The Indian Powerplus V-twin powered the company’s board track racers to victories right across the country. The engine was significantly more advanced than the inlet-over-exhaust engines used in previous Indian motorcycles, with side valves and an eye-watering (for the time) rating of 16 hp.

The mere suggestion that you could have 16 horsepower in a vehicle that was little more than a noisy, gasoline-powered bicycle was revolutionary when the model was released in 1916. This was a mere 5 years after Indian motorcycles had romped to a dominant turn out in the 1911 Isle of Man TT (Senior TT) finishing 1st, 2nd, and 3rd.

Board Track Racing + Erwin “Cannonball” Baker

The main focus of the Indian competition program (then named the Hendee Manufacturing Company) was wins and speed records in the United States – their primary market. Motorcycle racing was frequently run on “board tracks” so named for the fact they were literally made from wooden planks.

Board tracks were typically large banked oval race tracks, entirely made of wood, some measuring a mile in total length and able to seat countless thousands of spectators.

Baltimore-Washington Board Track Speedway in 1925

Above Image: The Baltimore-Washington Board Track Speedway in 1925. Image courtesy of the United States Library of Congress’s Prints and Photographs Division.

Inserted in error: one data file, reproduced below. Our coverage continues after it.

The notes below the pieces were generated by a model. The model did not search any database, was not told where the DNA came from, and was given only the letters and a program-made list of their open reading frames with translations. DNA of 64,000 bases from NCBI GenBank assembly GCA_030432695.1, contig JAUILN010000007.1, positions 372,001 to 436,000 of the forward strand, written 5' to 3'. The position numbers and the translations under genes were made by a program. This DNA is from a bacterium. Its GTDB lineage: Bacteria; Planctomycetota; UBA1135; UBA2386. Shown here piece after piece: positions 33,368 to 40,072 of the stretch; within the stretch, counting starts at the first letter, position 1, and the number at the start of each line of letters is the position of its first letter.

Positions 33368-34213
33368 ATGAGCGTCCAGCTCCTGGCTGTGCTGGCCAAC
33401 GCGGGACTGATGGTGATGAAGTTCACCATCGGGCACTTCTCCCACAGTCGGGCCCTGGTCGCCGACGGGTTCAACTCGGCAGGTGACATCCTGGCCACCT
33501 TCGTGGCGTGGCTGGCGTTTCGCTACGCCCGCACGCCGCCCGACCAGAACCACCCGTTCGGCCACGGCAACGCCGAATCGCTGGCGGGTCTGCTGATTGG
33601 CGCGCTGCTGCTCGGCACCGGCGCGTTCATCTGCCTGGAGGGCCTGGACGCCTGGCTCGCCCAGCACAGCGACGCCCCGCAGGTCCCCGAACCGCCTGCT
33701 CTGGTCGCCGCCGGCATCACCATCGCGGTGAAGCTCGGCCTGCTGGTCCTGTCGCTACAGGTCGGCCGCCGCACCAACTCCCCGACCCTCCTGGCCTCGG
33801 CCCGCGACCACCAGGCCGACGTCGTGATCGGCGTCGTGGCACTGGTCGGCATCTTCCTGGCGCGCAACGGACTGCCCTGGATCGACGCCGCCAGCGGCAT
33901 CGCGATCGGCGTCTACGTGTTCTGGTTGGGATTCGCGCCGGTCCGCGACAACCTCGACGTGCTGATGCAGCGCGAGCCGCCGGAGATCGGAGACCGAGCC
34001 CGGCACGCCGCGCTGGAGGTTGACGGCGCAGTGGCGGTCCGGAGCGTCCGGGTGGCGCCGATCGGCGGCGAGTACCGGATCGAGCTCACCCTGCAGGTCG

Factory and amateur racing teams travelled around the United States to compete, Indians raced against Harley-Davidsons, Popes, Flying Merkels, Cyclones, and many other now defunct marques for glory, fame, and showroom sales.

The other leading form of motorcycle promotion at the time was cross country speed record setting, the most famous rider of the age was the great Erwin “Cannonball” Baker who rode a factory-prepared Indian Powerplus from Vancouver in Canada to Tijuana, Mexico in just 3 days, 9 hours, and 15 minutes.

In so doing he set a new “Three Flags” record. Made all the more impressive when you remember that almost all of the roads were little more than potholed dirt tracks.

The Indian Powerplus

The Indian Powerplus was one of the pre-eminent superbikes in the world when it was released in 1916, though the term “superbike” didn’t exist at the time of course.

The name “Powerplus” was a reference to the then-new V-twin engine, a 4-stroke, 42° flathead engine, mated to a 3-speed gearbox with a hand shifter, hand and foot clutch controls, and a swept capacity of 61 cubic inches (approximately 1,000cc).

This engine had been designed by chief engineer Charles Gustafson who had been hired away from Reading Standard in 1909.

Erwin Cannonball Baker Indian

Above Image: Erwin “Cannonball” Baker after successfully completing the Three Flags from Canada through the USA to Mexico.

The Powerplus engine would launch Indian to the forefront of the American motorcycle racing scene and led to increased sales, the company became the largest manufacturer of motorcycles in the world throughout the 1910s. The roar of Powerplus engines fitted to special built board track racing motorcycles became a familiar sound to attendees of board track races, many of whom bought their own road going versions.